People’s Tribunals are a form of grassroots justice, and take the form of opinion tribunals organised by civil society. The concept is derived from the famous 1966 Russell Tribunal, which held the U.S government to account for war crimes committed in Vietnam. Several other intellectuals, including Jean Paul Sartre and Leilo Basso, participated in the tribunal and the initiative was the start of a long civil society tradition of organising People’s Tribunals for issues where governments failed to provide justice. Most People’s Tribunals are organised to hold states accountable for violations of international law by building public awareness and generating a legitimate evidence record. People’s Tribunals can also play an important role in empowering victims and recording their stories. The form of the Tribunal depends on its objectives – some Tribunals are comparable to truth commissions, while others mimic formal court procedures.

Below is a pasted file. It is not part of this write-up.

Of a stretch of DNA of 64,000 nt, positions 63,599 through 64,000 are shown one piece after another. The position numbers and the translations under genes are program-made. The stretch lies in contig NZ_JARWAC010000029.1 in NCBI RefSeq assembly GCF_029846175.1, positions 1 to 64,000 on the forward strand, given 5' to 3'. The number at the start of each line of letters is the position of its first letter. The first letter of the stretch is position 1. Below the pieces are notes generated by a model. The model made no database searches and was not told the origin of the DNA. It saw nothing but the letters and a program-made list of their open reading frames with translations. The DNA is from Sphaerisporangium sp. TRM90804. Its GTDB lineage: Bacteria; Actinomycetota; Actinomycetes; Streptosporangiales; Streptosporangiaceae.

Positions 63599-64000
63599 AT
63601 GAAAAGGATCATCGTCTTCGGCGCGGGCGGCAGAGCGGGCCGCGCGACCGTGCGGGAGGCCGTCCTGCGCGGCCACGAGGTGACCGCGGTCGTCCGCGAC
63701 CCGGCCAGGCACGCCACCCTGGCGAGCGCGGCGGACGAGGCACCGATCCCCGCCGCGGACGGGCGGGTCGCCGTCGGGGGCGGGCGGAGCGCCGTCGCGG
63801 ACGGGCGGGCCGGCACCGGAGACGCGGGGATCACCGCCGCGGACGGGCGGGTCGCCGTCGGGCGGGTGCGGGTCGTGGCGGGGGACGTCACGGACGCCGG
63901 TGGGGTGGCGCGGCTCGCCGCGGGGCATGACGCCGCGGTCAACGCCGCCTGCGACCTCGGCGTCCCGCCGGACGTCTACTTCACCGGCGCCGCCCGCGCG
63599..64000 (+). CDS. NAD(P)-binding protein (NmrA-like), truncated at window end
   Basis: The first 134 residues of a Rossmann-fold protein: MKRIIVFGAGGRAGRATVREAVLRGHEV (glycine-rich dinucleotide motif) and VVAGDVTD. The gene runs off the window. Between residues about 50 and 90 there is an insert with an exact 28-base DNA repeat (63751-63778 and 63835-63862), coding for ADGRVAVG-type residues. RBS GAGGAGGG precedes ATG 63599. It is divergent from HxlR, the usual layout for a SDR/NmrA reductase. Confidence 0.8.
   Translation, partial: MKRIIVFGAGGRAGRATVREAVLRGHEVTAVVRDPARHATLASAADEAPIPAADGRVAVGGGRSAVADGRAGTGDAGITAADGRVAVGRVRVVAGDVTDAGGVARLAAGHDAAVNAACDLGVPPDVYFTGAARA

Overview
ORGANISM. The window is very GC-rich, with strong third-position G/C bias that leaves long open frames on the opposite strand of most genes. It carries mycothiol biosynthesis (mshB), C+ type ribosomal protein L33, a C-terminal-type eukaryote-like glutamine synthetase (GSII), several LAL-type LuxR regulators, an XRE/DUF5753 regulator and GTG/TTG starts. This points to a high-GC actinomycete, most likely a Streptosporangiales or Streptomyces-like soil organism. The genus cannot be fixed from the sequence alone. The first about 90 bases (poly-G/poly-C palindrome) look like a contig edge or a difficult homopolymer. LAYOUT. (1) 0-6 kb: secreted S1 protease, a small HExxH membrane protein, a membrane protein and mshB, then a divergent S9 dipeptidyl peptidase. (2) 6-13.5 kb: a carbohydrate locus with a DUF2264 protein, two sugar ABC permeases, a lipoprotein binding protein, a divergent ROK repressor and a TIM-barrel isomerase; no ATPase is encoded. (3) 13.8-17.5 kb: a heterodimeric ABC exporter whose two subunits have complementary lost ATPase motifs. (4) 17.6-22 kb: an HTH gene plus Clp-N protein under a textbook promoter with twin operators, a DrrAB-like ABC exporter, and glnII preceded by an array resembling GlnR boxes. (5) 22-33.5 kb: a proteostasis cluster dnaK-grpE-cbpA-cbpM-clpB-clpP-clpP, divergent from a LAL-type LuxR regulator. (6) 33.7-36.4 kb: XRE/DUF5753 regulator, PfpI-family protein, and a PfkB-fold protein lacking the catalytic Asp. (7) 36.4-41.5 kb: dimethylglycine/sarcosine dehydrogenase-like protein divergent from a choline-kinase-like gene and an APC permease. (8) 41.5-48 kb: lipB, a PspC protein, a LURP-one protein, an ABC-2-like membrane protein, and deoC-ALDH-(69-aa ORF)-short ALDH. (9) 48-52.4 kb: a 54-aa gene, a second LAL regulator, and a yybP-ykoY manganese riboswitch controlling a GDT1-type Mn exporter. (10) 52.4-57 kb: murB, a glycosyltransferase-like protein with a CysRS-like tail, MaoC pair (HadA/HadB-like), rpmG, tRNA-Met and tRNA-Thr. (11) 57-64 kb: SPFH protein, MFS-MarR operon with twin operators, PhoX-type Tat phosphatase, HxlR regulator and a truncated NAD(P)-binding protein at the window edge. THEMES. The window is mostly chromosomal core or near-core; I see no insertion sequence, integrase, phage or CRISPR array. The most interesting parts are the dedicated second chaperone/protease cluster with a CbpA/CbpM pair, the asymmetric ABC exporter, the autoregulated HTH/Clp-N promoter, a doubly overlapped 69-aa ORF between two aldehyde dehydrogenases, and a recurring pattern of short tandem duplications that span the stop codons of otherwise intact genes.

The Permanent Peoples’ Tribunal
The Peoples’ Tribunal on the Murder of Journalists has been convened by the Permanent Peoples’ Tribunal (PPT). The PPT is an internationally recognized people’s tribunal that organises People’s Tribunals in the tradition of the Russell Tribunals in accordance with its Statute and the Algiers Charter. These Tribunals adhere to procedural norms insofar as possible, deliver high quality legal analysis and advice, and are therefore able to set an example. They do not have formal legal authority, and thus derive their power from the public character of the proceedings, the participants and the integrity of the procedures.